HTTP/1.0 200 OK Content-Type: text/html In Canada, Marijuana Possession is Still Illegal
Pubdate: Thu, 11 Jul 2002
Source: Globe and Mail (Canada)
Page: A11
Copyright: 2002, The Globe and Mail Company
Author: Erin Anderssen
Bookmarks: (Cannabis - Canada) (Cannabis - Medicinal - Canada)


OTTAWA -- As far as marijuana use goes, Canadian politicians have
until now proven more addicted to studying the issue than to passing
laws allowing citizens to more freely sample the famous B.C. bud.

In Canada, it is still a criminal offence to carry marijuana on your
person or hide it in your sock drawer. Get caught with up to 30 grams
of weed and you're looking at a criminal record and maximum penalties
of a $1,000 fine and six months in jail, though you would usually get
off with a far easier sentence from a provincial-court judge.

But polls have shown that about two-thirds of Canadians think the jail
option in sentencing should be dropped entirely, and a majority oppose
saddling those convicted of simple possession with a record. There are
about 1.5 million people with such convictions; marijuana possession
accounts for almost half the drug charges laid in Canada.

To reconcile this apparent gap between public policy and public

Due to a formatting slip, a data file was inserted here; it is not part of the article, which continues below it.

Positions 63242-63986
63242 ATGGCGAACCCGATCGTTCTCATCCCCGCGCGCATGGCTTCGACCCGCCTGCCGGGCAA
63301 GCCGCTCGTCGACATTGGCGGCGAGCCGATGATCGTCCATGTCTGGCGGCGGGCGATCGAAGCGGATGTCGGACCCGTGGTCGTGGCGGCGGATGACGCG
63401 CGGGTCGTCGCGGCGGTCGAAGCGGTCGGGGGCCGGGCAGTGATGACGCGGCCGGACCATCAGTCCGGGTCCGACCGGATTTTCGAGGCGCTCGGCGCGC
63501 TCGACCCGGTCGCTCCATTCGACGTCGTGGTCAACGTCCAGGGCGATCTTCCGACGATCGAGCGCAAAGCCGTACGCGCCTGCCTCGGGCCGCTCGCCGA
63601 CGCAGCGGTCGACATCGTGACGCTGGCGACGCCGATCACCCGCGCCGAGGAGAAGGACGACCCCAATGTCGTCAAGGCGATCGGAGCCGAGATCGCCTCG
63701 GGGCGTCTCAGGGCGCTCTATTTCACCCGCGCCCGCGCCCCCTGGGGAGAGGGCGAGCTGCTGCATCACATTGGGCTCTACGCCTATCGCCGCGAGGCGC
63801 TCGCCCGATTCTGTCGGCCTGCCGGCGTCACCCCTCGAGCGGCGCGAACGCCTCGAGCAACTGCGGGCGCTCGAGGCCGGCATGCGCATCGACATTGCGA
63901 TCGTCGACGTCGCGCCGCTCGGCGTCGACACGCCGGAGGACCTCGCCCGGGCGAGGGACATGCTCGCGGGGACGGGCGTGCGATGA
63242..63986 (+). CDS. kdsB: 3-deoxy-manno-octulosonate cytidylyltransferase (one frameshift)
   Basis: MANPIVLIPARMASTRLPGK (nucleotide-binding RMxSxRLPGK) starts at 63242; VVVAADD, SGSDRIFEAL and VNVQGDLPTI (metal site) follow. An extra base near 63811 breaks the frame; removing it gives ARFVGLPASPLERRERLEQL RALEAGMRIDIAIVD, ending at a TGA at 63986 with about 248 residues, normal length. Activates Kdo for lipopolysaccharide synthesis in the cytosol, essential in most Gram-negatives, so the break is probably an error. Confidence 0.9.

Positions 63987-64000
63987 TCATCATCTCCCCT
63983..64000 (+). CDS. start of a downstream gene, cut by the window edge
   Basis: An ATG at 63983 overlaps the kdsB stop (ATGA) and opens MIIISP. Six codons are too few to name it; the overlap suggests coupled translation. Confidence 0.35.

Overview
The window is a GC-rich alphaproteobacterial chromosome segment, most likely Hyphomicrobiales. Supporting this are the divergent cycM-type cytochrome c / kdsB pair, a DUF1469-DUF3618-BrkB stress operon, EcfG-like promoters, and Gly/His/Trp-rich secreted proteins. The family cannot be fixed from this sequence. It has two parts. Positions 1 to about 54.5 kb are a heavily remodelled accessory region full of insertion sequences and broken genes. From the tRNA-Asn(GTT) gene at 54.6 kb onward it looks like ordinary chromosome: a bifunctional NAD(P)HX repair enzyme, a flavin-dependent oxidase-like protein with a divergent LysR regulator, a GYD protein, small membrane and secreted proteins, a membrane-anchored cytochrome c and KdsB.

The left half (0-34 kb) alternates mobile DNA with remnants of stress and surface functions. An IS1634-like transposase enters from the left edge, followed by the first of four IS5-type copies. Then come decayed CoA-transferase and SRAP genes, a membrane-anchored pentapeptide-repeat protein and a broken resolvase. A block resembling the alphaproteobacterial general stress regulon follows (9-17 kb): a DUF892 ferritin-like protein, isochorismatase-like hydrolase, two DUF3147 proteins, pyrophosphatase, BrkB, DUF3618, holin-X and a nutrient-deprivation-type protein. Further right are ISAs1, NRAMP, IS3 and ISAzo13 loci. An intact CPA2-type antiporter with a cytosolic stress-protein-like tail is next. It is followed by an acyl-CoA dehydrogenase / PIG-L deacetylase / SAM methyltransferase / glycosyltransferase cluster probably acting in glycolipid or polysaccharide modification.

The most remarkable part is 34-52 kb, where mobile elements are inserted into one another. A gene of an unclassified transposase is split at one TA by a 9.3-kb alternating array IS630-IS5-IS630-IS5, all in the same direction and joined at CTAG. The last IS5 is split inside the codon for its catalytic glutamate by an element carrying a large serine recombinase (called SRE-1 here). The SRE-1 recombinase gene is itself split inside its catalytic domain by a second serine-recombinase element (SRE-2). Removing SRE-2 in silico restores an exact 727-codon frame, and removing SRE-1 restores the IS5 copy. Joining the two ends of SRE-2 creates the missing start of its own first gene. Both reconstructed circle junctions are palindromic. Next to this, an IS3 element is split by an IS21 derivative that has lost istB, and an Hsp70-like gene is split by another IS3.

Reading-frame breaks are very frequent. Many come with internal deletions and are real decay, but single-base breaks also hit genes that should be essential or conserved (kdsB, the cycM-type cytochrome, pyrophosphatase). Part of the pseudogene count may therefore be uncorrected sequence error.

thinking, the politicians hold committee hearings and commission
research papers.

Currently, there are two parliamentary committees studying the
prospect of reforming the outright prohibition of marijuana.

In a recent discussion paper, the Senate committee seemed to be
leaning toward decriminalization, observing that marijuana use is not
proven to lead to harder drugs or crime and that, in fact, keeping it
illegal exposes young people -- the main users -- to criminal elements
and gives business to organized crime.

At the same time, Ottawa has pushed ahead to allow medical marijuana
use, handing out permission slips to several hundred terminally or
chronically ill Canadians. How they get it is up to them.

To date, despite busily growing in an abandoned Manitoba mine, the
federal plants are reportedly struggling with quality-control issues
and have yet to produce a single joint for public consumption.
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